Shaya Cohen -


Finding Ways to Restart

Inertia is a powerful force. It is the simple, most likely explanation for why a person, or a family, or a nation walks and acts in a repetitive way, unthinkingly doing what has been done before.

We all run the risk of falling into a rut. In some ways, this can be very healthy – if what we are doing is stabilizing or generally positive. But in so many ways, especially in relationships, we tend to settle back into old patterns and behaviors, instead of finding ways to grow in productive directions. And when we stop doing anything new or creative, then our lives run the risk of becoming pointless.

My Torah partners and I think we have seen this issue within the text of theTorah, specifically when trying to understand why the Torah calls for a yearling male lamb for a range of sacrifices. The specific sacrifices that mention a yearling lamb are: the paschal lamb (offering 1 animal), every morning and evening (1 each), purifying the altar (for each tribe: 1 elevation + 5 peace), Sabbath (2), New Moon (7), Rosh Hashanah (7), and Yom Kippur (7), the festival offerings (Pesach (7), Omer for elevation (1), Shavuos (7 + 1 Omer elevation + 2 peace), and Sukkos (14)).

Why a yearling male animal? One could argue from the first mention – the Passover lamb. That is the beginning of the Exodus, the transition from a large family to the birth of a nation of families. As such, every other offering connects back to Passover, to the beginning. We could thus see offering a yearling as a way to connect to our roots, to stay grounded in the past. This matches Jewish prayer, which includes, every day, the song that Moses and the people sang after leaving Egypt. The yearling could thus be a touchpoint to our origins.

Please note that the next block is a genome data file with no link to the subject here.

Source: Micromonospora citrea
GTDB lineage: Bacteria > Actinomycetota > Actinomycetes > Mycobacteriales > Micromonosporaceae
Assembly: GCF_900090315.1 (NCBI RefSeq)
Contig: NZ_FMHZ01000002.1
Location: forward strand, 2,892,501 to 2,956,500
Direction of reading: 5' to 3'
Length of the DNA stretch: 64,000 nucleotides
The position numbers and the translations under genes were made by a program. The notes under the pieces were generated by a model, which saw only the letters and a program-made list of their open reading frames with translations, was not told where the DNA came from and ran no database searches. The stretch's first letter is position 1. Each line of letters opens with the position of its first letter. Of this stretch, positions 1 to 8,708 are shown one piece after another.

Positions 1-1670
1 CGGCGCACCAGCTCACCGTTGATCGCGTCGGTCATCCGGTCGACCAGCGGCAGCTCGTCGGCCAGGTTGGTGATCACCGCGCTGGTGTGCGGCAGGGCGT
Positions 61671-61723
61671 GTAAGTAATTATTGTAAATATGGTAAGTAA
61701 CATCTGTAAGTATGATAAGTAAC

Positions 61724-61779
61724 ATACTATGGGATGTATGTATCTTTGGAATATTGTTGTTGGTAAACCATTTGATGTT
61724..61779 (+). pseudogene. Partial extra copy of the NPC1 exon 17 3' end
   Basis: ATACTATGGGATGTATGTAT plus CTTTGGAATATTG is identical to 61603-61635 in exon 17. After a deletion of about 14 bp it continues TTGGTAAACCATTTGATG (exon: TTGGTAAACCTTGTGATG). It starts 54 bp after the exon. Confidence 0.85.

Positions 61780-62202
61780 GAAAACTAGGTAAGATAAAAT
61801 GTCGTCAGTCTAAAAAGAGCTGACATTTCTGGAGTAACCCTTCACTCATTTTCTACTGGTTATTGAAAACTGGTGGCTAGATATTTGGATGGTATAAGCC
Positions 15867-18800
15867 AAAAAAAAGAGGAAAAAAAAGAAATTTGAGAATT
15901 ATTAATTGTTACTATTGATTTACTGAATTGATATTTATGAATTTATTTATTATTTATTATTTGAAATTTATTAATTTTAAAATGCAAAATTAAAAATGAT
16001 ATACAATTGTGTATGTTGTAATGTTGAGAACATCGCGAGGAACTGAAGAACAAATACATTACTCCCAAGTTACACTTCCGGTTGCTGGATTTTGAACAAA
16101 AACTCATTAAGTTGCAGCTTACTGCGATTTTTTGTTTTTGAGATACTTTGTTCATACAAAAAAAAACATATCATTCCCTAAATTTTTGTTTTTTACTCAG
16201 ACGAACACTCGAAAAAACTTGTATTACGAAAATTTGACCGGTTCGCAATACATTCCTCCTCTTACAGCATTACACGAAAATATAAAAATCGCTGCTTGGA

I think this is part of the answer, but it can be extended further. The words for a yearling, ben shanah are found – separated – in earlier verses in the Torah:

After the birth of Seth, Adam lived 800 years and begot sons and daughters.

So the words connect to another beginning: the first man has children.

Then we have another milestone:

[Avraham’s] son Ishmael was thirteen years old when he was circumcised in the flesh of his foreskin.

Circumcision, the initialization of a child into a relationship with G-d.

And then another son:

Abraham was a hundred years old when his son Isaac was born to him.

Each of these verses has these words: ben and shanah, in them. And we see a pattern: biological growth, spiritual connection, and the future through Isaac. It is an arc leading to a connection with one’s father and with G-d.

Seen in this way, the use of a yearling in sacrifices is to understand that every moment is a potential beginning. We do not have to be in ruts: we can see opportunities by seeing ourselves as reborn every morning and evening, every Shabbos and new moon, and every festival. The festivals use 7 yearlings: the number 7, of course, connects back to creation and the 7 pairs of animals brought onto Noah’s Ark: more new beginnings. And the double portion of yearlings on the festival of Sukkos is particularly appropriate, as Sukkos is at the very end of the spiritual cycle of Rosh Hashanah and Yom Kippur, a time when we are closer to G-d than any other time of the year: the closer we are to G-d, the more able we are to be spiritually nimble. It is the single biggest opportunity to turn over a new leaf.

Similarly, an animal that has lived just one year has lived 365 unique days – there has been no repetition. Every day is new.

Perhaps, then, the yearling is always meant to remind us that we always have the opportunity to see things with fresh eyes, to change and to grow. We are only stuck in the past if we refuse to realize that we always have the option to begin again.

[an @iwe, @susanquinn, @kidcoder, @blessedblacksmith and @eliyahumasinter work]

Comments are welcome!

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